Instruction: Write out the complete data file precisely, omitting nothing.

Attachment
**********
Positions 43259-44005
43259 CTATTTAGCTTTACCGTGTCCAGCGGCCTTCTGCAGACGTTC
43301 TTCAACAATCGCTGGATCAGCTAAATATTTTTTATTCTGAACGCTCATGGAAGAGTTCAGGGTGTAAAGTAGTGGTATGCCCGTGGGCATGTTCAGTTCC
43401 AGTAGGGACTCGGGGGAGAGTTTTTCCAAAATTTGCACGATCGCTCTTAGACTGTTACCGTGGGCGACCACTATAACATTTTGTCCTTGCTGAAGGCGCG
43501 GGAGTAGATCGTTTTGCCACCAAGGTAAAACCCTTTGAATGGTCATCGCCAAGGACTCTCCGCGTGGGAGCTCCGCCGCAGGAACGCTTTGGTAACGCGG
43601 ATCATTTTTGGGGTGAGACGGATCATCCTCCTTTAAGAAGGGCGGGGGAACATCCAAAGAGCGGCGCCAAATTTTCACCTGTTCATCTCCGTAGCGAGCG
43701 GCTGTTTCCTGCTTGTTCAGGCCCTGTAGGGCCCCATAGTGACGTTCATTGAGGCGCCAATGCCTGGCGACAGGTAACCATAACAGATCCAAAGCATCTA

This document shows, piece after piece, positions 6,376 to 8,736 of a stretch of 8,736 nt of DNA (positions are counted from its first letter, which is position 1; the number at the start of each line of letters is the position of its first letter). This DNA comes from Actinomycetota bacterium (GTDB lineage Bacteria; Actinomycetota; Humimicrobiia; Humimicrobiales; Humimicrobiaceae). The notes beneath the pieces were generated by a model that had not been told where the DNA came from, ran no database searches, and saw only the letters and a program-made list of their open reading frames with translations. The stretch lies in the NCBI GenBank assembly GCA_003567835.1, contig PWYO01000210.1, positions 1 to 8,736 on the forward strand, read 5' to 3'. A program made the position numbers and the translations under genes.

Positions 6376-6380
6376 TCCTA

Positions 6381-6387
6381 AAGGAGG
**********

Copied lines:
Positions 43259-44005
43259 CTATTTAGCTTTACCGTGTCCAGCGGCCTTCTGCAGACGTTC
43301 TTCAACAATCGCTGGATCAGCTAAATATTTTTTATTCTGAACGCTCATGGAAGAGTTCAGGGTGTAAAGTAGTGGTATGCCCGTGGGCATGTTCAGTTCC
43401 AGTAGGGACTCGGGGGAGAGTTTTTCCAAAATTTGCACGATCGCTCTTAGACTGTTACCGTGGGCGACCACTATAACATTTTGTCCTTGCTGAAGGCGCG
43501 GGAGTAGATCGTTTTGCCACCAAGGTAAAACCCTTTGAATGGTCATCGCCAAGGACTCTCCGCGTGGGAGCTCCGCCGCAGGAACGCTTTGGTAACGCGG
43601 ATCATTTTTGGGGTGAGACGGATCATCCTCCTTTAAGAAGGGCGGGGGAACATCCAAAGAGCGGCGCCAAATTTTCACCTGTTCATCTCCGTAGCGAGCG
43701 GCTGTTTCCTGCTTGTTCAGGCCCTGTAGGGCCCCATAGTGACGTTCATTGAGGCGCCAATGCCTGGCGACAGGTAACCATAACAGATCCAAAGCATCTA

This document shows, piece after piece, positions 6,376 to 8,736 of a stretch of 8,736 nt of DNA (positions are counted from its first letter, which is position 1; the number at the start of each line of letters is the position of its first letter). This DNA comes from Actinomycetota bacterium (GTDB lineage Bacteria; Actinomycetota; Humimicrobiia; Humimicrobiales; Humimicrobiaceae). The notes beneath the pieces were generated by a model that had not been told where the DNA came from, ran no database searches, and saw only the letters and a program-made list of their open reading frames with translations. The stretch lies in the NCBI GenBank assembly GCA_003567835.1, contig PWYO01000210.1, positions 1 to 8,736 on the forward strand, read 5' to 3'. A program made the position numbers and the translations under genes.

Positions 6376-6380
6376 TCCTA

Positions 6381-6387
6381 AAGGAGG